December 19, 2018

A Rare Tornado Touched Down Near Seattle on Tuesday



A strong tornado touched down in Port Orchard, Washington, on Tuesday, damaging several homes and businesses along its path. Meteorologists will conduct storm surveys on Wednesday to assign the tornado an EF-Scale rating, but pictures from local news organizations and social media seem to show that this was a formidable tornado in a part of the country that doesn't typically see this kind of weather.

Today's tornado in Port Orchard—which is next to Bremerton and about 30 miles west of Seattle—is a stark reminder that A) tornadoes can happen anywhere in the United States, and B) a significant number of tornadoes in the United States truly occur without warning.

The nasty weather today in the Pacific Northwest is directly tied to the same low-pressure system that generated all of the epic waves that hit the West Coast a couple of days ago. A long fetch across the northeastern Pacific Ocean allowed wave heights to reach 50 feet, posing significant risk to anyone ill-advised enough (to put it nicely) to go swimming or even just wander to the ocean's edge.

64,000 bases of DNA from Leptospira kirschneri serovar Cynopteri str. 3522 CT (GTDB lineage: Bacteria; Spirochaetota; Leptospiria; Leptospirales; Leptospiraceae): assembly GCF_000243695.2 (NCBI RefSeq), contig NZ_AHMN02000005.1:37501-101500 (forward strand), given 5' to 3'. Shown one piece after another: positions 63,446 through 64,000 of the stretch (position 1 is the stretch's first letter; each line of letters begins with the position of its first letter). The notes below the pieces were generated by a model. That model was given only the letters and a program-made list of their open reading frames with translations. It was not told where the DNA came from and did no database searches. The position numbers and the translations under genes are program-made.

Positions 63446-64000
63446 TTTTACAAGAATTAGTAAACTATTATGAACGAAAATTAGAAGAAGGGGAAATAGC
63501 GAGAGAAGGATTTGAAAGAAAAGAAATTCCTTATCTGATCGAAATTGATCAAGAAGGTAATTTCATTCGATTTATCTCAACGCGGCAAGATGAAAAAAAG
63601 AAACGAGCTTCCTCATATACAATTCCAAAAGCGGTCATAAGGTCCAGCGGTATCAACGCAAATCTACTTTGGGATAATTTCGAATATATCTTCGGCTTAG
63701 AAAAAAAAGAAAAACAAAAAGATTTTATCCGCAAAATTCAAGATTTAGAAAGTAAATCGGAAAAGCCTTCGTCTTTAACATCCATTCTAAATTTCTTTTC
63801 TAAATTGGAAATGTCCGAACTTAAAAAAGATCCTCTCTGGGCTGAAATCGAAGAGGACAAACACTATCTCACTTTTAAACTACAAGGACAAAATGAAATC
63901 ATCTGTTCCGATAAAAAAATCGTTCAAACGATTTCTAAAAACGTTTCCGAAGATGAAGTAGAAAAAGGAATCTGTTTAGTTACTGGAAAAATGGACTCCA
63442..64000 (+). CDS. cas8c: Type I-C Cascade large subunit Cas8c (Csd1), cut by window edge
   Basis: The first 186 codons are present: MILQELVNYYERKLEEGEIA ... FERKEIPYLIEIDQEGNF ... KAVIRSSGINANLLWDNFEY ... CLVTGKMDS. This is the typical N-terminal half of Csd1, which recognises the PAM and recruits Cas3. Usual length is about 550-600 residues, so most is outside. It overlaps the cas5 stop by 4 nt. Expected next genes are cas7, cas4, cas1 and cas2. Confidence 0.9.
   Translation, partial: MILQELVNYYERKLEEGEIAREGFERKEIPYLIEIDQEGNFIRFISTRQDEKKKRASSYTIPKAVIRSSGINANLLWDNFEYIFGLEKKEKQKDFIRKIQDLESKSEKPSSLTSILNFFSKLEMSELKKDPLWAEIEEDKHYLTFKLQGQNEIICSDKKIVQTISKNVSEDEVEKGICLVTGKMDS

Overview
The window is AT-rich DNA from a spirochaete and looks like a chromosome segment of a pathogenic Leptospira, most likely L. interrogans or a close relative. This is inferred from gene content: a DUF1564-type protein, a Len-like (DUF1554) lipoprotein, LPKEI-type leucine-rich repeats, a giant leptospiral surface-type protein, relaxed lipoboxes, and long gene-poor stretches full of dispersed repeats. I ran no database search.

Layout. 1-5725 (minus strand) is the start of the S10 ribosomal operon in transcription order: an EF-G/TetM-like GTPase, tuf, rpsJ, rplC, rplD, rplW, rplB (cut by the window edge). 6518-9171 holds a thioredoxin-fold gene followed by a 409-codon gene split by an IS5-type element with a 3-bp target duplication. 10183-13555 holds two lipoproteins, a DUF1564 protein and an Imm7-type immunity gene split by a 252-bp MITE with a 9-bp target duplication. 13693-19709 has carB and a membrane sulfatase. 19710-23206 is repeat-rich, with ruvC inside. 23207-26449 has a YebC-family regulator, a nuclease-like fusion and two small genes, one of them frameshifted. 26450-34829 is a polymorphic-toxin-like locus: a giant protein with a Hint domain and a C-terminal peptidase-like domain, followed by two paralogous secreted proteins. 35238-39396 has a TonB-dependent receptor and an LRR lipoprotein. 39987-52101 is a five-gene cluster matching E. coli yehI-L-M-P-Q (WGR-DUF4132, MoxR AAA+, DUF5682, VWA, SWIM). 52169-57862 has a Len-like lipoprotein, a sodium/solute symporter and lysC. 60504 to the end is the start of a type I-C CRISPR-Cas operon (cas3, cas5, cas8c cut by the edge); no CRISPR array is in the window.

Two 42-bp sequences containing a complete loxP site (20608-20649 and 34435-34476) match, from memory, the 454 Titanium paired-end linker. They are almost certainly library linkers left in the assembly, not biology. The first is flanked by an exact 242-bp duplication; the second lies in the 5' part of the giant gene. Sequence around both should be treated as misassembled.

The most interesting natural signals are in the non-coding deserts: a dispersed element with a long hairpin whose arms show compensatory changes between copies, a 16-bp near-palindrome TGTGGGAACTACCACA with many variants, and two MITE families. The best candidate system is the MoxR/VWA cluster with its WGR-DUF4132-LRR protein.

Each dot represents a lightning strike on December 18, 2018. Source: LightningMaps.org
Bursts of showers and thunderstorms moved across western Washington during the day on Tuesday, producing dozens of lightning strikes along the way. (That's nothing east of the Rockies, of course, but even one rumble of thunder out west is a talking point for days.) At least one of the thunderstorms was strong enough to tap into enough low-level wind shear to begin rotating.



The thunderstorm that produced today's tornado had a fairly pronounced signature on it as it crossed the Kitsap Peninsula. The storm's rotation grew strong enough to produce a short-lived tornado once it reached Port Orchard. Social media lit up as onlookers recorded a funnel that was mostly obscured by heavy rain but clearly present due to the immense amount of debris kicking up into the air. The thunderstorm quickly fell apart after the tornado touched down as more stable air wrapped in and choked off the instability feeding the storm.